I had a doctor's appointment yesterday. It was a three month follow up. My blood pressure is high and I'm on the max dosage of the meds I can take to lower it. Somehow, it's just not working.
I hate going to the doctor's office. I feel degraded when I go. Shitty waiting rooms play ads for medicines to counter diseases you might not even know you have. There is no way to relax. Were I designing a doctor's office, the waiting room would be a most inviting place playing hippie trance music that puts you in a deep state of relaxation.
But that isn't the case, so by the time I get into the room where they weigh me and take my blood pressure, I'm jacked.
I had decided before I went, though, that my bp reading was probably going to be high. "It's not your fault," the doctor has told me. "It's nothing you did."
Genetics and time, she says.
She sent me to a cardiologist last year. I went through the battery of tests. My heart was fine. The doctor had me take a sleep apnea test. When the results came back, he had a company send me an aqualung (i.e. CPAP). I couldn't sleep with it.
"Did you go see Doctor So and So," my physician asked me yesterday.
"Yes, you sent me to him last year."
"No. . . the Sleep Doctor."
She wants me to get the latest treatment for apnea, an electrical device that is implanted below the skin of your upper chest. It has an electrode that stimulates the nerve that controls the movement of the tongue. When it relaxes, the device sends an impulse to keep it from retracting. You turn it on and off with a device that looks like a ray gun.
"I've been researching it," I told her. "It's new technology."
"It's new, but it's promising," she said.
"So were CPAPs," I said. "Now there are hundreds of lawsuits over them."
She stared at me.
"High blood pressure isn't a disease, it's a symptom of an underlying disease. Hardening of the arteries."
She went on to compare my body to a house built in the 1920s.
"When the house was built and the plumbing put in, the pipes were good. Over the years, however, calcium deposits begin to form and the pipes wear out."
"I have a house built in the 1920s. I've had to replace the pipes."
"Well I can't replace yours. I can't cure you. All I can do is treat you."
Well. . . there it is, isn't it.
"Do you see a nephrologist?"
"You should see one. Nobody knows more about high blood pressure than they do." She took out her prescription pad, wrote out a referral and handed it to me.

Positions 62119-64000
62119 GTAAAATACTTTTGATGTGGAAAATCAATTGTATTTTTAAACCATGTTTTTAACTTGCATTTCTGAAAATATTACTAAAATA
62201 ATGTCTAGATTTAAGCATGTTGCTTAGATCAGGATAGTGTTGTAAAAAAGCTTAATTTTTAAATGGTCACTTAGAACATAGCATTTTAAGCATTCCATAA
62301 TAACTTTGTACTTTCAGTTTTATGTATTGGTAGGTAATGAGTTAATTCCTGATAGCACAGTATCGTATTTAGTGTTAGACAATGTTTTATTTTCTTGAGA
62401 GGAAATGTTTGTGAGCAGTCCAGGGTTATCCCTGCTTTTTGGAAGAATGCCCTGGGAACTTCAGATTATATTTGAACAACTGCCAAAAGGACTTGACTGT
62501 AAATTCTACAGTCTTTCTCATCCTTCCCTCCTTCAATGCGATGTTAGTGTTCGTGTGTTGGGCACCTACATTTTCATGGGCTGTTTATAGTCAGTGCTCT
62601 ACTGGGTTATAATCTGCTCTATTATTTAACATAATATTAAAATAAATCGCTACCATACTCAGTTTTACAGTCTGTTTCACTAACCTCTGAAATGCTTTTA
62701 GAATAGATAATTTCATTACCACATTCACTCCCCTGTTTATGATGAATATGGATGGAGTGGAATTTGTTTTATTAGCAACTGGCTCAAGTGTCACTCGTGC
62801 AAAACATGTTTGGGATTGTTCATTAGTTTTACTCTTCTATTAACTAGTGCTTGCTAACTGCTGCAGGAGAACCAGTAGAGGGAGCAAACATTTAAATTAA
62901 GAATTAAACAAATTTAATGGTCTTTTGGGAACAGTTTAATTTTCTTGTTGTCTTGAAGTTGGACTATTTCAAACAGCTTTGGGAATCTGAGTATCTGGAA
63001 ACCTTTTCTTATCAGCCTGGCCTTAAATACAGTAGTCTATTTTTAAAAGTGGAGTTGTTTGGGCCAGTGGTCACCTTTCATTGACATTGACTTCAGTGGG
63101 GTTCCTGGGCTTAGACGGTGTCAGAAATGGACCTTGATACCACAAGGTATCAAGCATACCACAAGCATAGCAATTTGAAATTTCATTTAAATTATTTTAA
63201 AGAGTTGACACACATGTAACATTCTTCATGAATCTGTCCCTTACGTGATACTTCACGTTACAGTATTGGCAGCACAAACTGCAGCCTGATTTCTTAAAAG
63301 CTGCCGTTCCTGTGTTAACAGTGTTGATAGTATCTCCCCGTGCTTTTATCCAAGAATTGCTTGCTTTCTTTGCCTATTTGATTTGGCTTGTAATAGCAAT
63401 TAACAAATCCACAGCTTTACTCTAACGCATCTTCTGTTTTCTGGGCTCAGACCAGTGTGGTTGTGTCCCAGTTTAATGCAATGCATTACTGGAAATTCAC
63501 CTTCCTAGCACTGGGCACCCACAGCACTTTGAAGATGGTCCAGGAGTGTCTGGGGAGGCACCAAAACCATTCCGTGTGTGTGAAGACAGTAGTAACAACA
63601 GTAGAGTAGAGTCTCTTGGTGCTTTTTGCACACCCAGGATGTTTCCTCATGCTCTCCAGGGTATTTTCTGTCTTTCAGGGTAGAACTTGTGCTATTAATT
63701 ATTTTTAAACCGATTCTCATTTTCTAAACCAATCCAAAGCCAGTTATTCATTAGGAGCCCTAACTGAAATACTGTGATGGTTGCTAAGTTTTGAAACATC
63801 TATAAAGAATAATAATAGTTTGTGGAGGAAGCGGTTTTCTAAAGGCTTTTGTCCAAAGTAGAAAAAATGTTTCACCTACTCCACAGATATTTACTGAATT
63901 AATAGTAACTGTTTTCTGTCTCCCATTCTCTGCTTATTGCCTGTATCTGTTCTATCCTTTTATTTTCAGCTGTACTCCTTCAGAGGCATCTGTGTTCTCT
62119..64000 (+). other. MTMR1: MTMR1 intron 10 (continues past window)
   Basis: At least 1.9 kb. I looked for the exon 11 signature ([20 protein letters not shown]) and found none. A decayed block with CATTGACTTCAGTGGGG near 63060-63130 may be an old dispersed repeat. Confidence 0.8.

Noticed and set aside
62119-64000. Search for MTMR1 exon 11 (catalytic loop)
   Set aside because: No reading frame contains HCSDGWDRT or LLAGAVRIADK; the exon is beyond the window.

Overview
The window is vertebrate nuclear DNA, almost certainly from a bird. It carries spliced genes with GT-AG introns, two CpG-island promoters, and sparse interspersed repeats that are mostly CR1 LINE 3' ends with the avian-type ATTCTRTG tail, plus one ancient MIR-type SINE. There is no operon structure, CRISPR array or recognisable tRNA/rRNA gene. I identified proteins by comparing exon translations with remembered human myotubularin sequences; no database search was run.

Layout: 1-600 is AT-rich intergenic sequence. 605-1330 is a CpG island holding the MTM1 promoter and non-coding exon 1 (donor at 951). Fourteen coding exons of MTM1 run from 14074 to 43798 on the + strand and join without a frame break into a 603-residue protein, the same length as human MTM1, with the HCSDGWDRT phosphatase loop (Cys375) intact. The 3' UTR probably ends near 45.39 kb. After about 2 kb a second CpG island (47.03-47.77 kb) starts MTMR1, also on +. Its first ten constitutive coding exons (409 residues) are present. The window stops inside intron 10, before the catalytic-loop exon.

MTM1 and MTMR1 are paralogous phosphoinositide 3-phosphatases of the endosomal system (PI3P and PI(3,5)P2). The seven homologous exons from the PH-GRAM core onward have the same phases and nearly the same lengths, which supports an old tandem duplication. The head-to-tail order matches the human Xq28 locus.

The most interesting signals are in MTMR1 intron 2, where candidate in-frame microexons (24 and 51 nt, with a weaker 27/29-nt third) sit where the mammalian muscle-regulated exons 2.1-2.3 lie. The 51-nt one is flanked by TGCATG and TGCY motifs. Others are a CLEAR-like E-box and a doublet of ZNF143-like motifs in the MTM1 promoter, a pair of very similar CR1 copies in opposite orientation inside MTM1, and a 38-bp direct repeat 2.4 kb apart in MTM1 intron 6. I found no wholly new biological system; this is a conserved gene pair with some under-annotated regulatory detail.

"I have friends who are medical doctors," I said. "I even dated a neurosurgeon for awhile. I learned a lot about doctors then," I grinned. "None of them give out medical advice, of course, but they all have a version of what I heard a famous cardiologist tell a fellow going in to have his knee replaced--'When you go to the barber, you get a haircut.' If I have a bone spur in my heel and I go to a surgeon, the surgeon will want to cut it and boot me for 90 days, but I'd probably have the same result if I just put the boot on for 90 days."
That made me feel better.
For a minute. I had one last caveat on my way out, though. At the window of the receptionist there was a sign that said "Check Out."
"Listen," I said, "you need a better sign. I'm here trying not to 'check out.' Maybe it should say, 'see you next time' or something a bit more positive."
The staff in the office all laughed.
In the car, though. . . .
"You're just wearing out," is what I heard. One day, I'm just going to explode. . . heart attack, stroke. . . whatever.
My friends are all wearing out. There are myriad problems. Who'd have thunk it?
I spent the rest of the day on the internet looking for solutions, but I couldn't find anything on how to maintain eternal youth. Nobody's lived forever so far.
Today, a new reality, or so it seems. All I can control is my attitude, I guess. Maybe. I probably can't control that, either. The idea that we have any control in life seems sillier all the time. Everything is luck, bad or good.
Everything is both.